Workforce Optimization: The Tip of the Iceberg

Businesses have long focused on optimizing utilization in the contact center to improve operating margins. They started with spreadsheets and quickly adopted software that forecasts, schedules and tracks resources to make the most of every minute. This is easy to do in the contact center; people repeatedly perform a limited and measurable set of tasks. But can companies use similar workload management practices throughout the enterprise?

Businesses have become adept at using these methods for agents who earn $12 an hour; however, it takes a great deal of improvement to realize small financial gains. For example, healthcare companies use this approach for agents in the appointment call center who are paid disproportionately low wages compared to the practitioners they support. What if we expanded the optimization disciplines we’ve developed in the contact center to more highly compensated staff? That would dramatically change the game; very small gains would deliver very large results. For the agent who makes $12 an hour, every minute of improvement saves 20 cents. But for the typical practitioner who makes $125 an hour, every minute of improvement returns over $2, or a 10:1 ratio.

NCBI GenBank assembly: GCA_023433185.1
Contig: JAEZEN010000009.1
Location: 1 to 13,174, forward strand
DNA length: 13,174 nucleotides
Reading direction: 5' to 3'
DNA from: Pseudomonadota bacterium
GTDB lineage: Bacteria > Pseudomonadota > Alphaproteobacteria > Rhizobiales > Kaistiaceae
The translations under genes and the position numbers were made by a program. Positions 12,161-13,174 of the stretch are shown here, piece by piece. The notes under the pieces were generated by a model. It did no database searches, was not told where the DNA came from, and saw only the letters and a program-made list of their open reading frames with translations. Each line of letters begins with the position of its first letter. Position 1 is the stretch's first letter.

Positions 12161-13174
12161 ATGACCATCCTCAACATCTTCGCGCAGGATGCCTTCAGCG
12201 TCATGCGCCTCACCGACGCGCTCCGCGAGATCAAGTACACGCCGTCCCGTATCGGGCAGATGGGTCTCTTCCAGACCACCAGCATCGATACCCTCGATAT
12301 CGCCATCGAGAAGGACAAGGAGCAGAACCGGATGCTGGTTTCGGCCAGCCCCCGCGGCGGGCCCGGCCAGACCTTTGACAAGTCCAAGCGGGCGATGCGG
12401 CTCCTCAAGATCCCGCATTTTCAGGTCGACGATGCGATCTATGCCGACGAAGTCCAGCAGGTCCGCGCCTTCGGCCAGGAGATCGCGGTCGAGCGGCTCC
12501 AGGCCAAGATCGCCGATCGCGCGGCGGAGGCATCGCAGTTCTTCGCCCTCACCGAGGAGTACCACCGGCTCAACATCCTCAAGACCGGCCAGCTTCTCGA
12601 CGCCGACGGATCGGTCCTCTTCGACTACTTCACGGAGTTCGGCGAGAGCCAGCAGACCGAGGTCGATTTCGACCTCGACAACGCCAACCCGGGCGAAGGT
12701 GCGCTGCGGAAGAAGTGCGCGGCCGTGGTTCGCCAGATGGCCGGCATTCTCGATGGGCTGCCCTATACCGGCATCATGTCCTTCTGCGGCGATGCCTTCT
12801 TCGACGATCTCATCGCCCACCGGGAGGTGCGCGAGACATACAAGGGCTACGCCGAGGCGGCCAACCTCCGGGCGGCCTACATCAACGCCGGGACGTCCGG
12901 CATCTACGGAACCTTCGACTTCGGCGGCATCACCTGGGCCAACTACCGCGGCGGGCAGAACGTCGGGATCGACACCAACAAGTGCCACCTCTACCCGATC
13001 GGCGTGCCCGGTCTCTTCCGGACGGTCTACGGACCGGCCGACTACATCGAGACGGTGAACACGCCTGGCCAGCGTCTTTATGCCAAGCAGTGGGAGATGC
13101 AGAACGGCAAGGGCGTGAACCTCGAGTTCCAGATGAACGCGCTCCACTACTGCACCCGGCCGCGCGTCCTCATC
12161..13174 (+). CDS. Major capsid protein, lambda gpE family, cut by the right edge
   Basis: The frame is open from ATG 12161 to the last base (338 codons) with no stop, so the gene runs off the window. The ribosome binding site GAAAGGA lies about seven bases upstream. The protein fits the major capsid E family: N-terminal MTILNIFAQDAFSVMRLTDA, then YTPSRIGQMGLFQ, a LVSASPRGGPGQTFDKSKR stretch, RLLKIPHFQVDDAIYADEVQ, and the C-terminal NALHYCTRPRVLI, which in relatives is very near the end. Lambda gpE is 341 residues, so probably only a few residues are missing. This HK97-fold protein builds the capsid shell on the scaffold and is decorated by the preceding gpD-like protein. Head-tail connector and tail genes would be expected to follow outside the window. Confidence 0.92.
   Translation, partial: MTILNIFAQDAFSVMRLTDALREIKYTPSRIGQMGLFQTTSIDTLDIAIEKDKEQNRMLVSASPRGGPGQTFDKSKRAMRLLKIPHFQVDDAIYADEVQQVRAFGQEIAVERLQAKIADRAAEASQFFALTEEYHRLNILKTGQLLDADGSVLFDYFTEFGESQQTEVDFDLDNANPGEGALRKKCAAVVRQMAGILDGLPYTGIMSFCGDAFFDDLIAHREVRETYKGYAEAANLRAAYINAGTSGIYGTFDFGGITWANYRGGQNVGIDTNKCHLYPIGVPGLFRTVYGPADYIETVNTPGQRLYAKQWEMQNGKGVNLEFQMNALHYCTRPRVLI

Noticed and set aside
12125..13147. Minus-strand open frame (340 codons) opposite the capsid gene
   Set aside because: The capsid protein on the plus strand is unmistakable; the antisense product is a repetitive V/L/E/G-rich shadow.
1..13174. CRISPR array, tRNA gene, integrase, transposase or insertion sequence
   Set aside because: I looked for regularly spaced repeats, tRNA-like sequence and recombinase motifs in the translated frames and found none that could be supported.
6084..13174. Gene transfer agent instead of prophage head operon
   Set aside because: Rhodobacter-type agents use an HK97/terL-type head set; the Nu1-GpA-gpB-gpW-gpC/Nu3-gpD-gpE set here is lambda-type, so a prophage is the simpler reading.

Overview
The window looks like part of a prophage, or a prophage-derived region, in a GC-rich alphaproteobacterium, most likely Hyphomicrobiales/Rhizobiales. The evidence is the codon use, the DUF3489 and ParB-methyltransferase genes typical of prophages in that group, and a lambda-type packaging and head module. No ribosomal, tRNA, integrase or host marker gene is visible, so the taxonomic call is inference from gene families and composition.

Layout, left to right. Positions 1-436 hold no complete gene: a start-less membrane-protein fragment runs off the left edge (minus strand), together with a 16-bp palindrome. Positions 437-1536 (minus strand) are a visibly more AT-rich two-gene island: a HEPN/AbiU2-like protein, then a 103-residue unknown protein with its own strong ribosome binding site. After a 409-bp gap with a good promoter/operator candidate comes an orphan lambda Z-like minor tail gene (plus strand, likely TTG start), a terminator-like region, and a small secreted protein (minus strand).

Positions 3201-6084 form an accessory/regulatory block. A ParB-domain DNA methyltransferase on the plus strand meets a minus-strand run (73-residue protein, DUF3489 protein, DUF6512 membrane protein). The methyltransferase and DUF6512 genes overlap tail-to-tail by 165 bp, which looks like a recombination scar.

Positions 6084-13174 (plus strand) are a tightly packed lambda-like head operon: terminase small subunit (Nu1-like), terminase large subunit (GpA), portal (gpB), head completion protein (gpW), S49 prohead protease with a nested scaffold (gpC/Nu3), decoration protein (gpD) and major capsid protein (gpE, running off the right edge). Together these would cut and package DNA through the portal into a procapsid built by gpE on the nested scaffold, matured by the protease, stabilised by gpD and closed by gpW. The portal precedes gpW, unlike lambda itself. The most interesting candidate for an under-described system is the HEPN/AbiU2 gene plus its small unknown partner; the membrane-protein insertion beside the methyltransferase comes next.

To do this, companies must connect everyone involved in the service delivery chain and then apply workforce optimization across the spectrum. The process works like this:

  1. Consider service delivery from the customer’s point of view. Even though it’s tempting to isolate work groups into functional business silos, customers don’t see service delivery in that way. They aren’t looking to make appointments, visit practitioners, fill prescriptions at the pharmacy, or see a physical therapist. They simply want that pain in their back to go away. So, if we look at the entire customer journey that customer (or in this example, patient) is on to reduce back pain, it’s easier to consider every single person involved on the journey to recovery.
  2. Map functional work groups and customer engagement channels need to be mapped to understand where one role ends and another takes over. This helps identify the discrete work involved at each step in the journey and can be used to inform process improvement. It also provides input to the workforce optimization tool to consider the entire effort and cost required to help that patient get well. Apart from task costs, are there other opportunities to improve the process and eliminate unnecessary work?
  3. After identifying the complete set of tasks and work groups, a “center of excellence” can apply workforce optimization tools holistically across the enterprise to forecast, schedule and track productivity. This looks at the methods customers use to interact with each person in the delivery process and leverages the context of omnichannel engagement throughout the life of the event.

Along the way, consider how to identify success. This should include baseline costs and operating results before any work is done, during the go-live point and periodically (monthly, at a minimum) after implementation. Along the way, feed information back into the process to improve the customer experience and overall financial results. Learn more about workforce planning and optimization.